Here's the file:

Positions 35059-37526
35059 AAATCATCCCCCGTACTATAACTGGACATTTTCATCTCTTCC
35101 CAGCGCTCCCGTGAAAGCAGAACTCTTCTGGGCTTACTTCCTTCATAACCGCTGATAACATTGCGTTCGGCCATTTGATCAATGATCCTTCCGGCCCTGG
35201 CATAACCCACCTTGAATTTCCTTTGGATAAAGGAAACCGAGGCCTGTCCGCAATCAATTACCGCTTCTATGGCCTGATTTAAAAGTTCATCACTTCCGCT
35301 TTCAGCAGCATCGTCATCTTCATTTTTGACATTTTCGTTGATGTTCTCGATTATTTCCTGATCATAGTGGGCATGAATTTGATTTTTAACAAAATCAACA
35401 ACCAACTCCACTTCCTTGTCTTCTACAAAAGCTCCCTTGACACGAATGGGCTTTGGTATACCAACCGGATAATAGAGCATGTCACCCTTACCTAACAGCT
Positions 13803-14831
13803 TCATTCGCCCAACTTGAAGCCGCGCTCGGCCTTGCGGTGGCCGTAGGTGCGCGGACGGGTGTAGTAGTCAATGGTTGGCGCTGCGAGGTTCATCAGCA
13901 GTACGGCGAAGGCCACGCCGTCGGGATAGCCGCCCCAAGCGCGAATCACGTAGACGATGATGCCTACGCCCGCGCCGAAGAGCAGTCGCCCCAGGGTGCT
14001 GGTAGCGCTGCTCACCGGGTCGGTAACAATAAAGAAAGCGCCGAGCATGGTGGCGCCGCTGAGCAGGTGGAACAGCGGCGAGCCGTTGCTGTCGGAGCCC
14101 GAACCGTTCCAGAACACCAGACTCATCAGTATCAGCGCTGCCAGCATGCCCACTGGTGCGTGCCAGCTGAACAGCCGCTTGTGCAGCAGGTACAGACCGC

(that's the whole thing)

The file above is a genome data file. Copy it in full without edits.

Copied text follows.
Positions 35059-37526
35059 AAATCATCCCCCGTACTATAACTGGACATTTTCATCTCTTCC
35101 CAGCGCTCCCGTGAAAGCAGAACTCTTCTGGGCTTACTTCCTTCATAACCGCTGATAACATTGCGTTCGGCCATTTGATCAATGATCCTTCCGGCCCTGG
35201 CATAACCCACCTTGAATTTCCTTTGGATAAAGGAAACCGAGGCCTGTCCGCAATCAATTACCGCTTCTATGGCCTGATTTAAAAGTTCATCACTTCCGCT
35301 TTCAGCAGCATCGTCATCTTCATTTTTGACATTTTCGTTGATGTTCTCGATTATTTCCTGATCATAGTGGGCATGAATTTGATTTTTAACAAAATCAACA
35401 ACCAACTCCACTTCCTTGTCTTCTACAAAAGCTCCCTTGACACGAATGGGCTTTGGTATACCAACCGGATAATAGAGCATGTCACCCTTACCTAACAGCT
Positions 13803-14831
13803 TCATTCGCCCAACTTGAAGCCGCGCTCGGCCTTGCGGTGGCCGTAGGTGCGCGGACGGGTGTAGTAGTCAATGGTTGGCGCTGCGAGGTTCATCAGCA
13901 GTACGGCGAAGGCCACGCCGTCGGGATAGCCGCCCCAAGCGCGAATCACGTAGACGATGATGCCTACGCCCGCGCCGAAGAGCAGTCGCCCCAGGGTGCT
14001 GGTAGCGCTGCTCACCGGGTCGGTAACAATAAAGAAAGCGCCGAGCATGGTGGCGCCGCTGAGCAGGTGGAACAGCGGCGAGCCGTTGCTGTCGGAGCCC
14101 GAACCGTTCCAGAACACCAGACTCATCAGTATCAGCGCTGCCAGCATGCCCACTGGTGCGTGCCAGCTGAACAGCCGCTTGTGCAGCAGGTACAGACCGC